Tuesday, 19 August 2014

Emily Davison’s Northumberland Links (NZ197851 & NZ148947)

Emily Wilding Davison, the accidental martyr of the 1913 Epsom Derby, is arguably the most famous suffragette of them all. And as she is buried in Morpeth it is often assumed that she was a Northumbrian ‘made good’. The truth, though, is not quite as straightforward. So just what exactly were the woman’s North-East credentials?

Firstly, she wasn’t born up here. She barely lived here, either. And we all know how and when she died. So how is it that she is interred in Northumberland’s county town and held so close to our North-Eastern hearts?

Essentially, it’s down to her ancestry. On both her father’s and her mother’s side, Emily is rooted in England’s most northerly county. Her dad, Charles Davison, was 50 when baby Emily was born – a retired merchant who had been born in Alnwick with extensive connections in and around Morpeth. Emily’s mother, Margaret (nee Caisley), was Charles’ second wife and hailed from Longhirst, a little to the north-east of Morpeth – and was a good deal younger, too. Extended family of the couple was (and still is) scattered widely throughout the immediate area. However, shortly before Emily’s birth in 1872, the family had relocated to London – and she entered this world at Blackheath, in the south-east of the capital.

After a childhood and youth spent at a considerable distance from her parents’ homeland, a promising education was cut short on her father’s death in 1893. With funds running short, her mother moved back to the North-East, settling in Longhorsley, to the north-west of Morpeth, and opened a shop. Though Emily never permanently lived in the village or the area thereafter, she would often visit her mother and relatives in the ensuing couple of decades.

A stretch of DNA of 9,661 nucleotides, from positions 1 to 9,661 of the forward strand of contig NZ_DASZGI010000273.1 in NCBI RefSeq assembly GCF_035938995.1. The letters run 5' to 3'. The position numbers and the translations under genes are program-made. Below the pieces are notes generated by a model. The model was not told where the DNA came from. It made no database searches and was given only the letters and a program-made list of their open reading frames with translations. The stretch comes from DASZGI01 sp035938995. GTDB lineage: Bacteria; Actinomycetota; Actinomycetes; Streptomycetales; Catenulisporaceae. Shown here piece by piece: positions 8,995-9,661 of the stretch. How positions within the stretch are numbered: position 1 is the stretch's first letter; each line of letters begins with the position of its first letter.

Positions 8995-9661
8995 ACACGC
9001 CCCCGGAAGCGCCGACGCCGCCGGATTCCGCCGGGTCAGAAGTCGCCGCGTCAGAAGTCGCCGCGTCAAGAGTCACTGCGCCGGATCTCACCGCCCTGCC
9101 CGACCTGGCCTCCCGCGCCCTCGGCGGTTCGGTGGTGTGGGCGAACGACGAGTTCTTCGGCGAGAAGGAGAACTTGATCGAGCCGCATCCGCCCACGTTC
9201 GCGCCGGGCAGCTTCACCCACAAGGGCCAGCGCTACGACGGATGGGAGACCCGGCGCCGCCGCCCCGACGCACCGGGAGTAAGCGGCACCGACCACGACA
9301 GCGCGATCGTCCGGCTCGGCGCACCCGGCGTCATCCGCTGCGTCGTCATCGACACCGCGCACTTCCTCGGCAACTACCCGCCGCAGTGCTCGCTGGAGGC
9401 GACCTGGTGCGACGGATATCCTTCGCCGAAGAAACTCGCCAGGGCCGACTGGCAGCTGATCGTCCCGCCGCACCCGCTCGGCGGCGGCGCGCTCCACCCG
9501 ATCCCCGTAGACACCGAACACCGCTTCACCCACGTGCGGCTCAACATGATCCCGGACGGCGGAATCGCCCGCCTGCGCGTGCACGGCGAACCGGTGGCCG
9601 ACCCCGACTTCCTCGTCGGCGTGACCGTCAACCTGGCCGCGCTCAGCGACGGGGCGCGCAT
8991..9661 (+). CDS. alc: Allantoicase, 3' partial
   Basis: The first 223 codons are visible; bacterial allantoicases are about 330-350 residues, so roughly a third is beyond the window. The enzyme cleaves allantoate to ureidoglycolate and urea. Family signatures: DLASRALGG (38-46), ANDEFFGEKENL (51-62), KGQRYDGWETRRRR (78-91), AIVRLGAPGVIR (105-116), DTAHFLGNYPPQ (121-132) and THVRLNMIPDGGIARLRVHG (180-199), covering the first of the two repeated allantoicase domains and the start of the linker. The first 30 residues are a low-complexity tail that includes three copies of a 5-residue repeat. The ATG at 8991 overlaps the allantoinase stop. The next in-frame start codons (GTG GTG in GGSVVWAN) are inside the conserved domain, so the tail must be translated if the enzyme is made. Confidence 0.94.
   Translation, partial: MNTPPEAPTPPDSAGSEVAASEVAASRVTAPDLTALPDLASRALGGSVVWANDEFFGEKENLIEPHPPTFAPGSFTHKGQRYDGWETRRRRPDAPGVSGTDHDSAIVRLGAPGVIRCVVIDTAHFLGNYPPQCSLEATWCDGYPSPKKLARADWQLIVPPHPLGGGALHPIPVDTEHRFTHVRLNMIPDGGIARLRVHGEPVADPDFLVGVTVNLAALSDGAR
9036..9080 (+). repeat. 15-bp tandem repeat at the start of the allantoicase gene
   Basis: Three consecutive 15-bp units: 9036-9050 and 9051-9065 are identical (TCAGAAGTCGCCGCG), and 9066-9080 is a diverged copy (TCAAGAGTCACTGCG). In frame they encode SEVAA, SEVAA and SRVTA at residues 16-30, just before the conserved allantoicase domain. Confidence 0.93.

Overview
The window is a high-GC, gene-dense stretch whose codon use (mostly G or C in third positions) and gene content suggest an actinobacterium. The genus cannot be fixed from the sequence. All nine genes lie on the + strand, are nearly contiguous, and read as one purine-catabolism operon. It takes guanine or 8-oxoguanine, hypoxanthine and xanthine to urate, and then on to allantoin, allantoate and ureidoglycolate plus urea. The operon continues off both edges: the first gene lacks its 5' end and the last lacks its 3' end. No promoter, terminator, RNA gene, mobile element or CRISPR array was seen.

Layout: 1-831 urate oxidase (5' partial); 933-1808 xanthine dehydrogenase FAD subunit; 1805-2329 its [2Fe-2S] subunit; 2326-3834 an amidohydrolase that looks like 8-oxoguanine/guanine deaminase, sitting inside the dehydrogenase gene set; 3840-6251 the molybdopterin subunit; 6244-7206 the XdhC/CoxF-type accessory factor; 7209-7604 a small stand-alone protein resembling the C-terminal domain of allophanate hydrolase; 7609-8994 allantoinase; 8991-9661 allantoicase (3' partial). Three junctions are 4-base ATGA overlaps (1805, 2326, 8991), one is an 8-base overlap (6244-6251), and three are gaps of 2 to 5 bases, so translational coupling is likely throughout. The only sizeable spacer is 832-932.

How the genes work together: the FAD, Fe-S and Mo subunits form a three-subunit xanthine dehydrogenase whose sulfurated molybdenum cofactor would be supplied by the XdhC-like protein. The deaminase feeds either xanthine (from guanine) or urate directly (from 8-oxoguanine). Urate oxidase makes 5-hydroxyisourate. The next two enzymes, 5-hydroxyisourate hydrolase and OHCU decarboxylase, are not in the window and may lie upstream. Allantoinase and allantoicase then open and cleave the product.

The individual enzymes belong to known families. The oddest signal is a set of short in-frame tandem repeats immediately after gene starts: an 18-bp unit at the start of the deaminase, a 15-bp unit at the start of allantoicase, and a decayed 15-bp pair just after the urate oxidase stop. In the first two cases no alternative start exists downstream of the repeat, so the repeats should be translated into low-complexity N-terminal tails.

In 1906, Emily joined the Women’s Social & Political Union and became ever more involved and embroiled in the suffrage cause. Her repeated imprisonments and episodes of force-feeding often left her in a poor state of health. She would regularly retire to Longhorsley to recuperate … and to deliver the occasional provocative speech on the village green!

Her horrific death at the feet of the King’s horse at Epsom in June 1913 immortalised her name and ensured her everlasting fame. She had left her mother’s home (until recently, the Post Office building in Longhorsley) a few short days before the tragic accident in order to make the trip south. After a funeral procession and memorial service fit for a heroine in London, her coffin was brought north by train, where she was laid to rest – in front of huge crowds – in her father’s family plot in the churchyard of St.Mary the Virgin, Morpeth.

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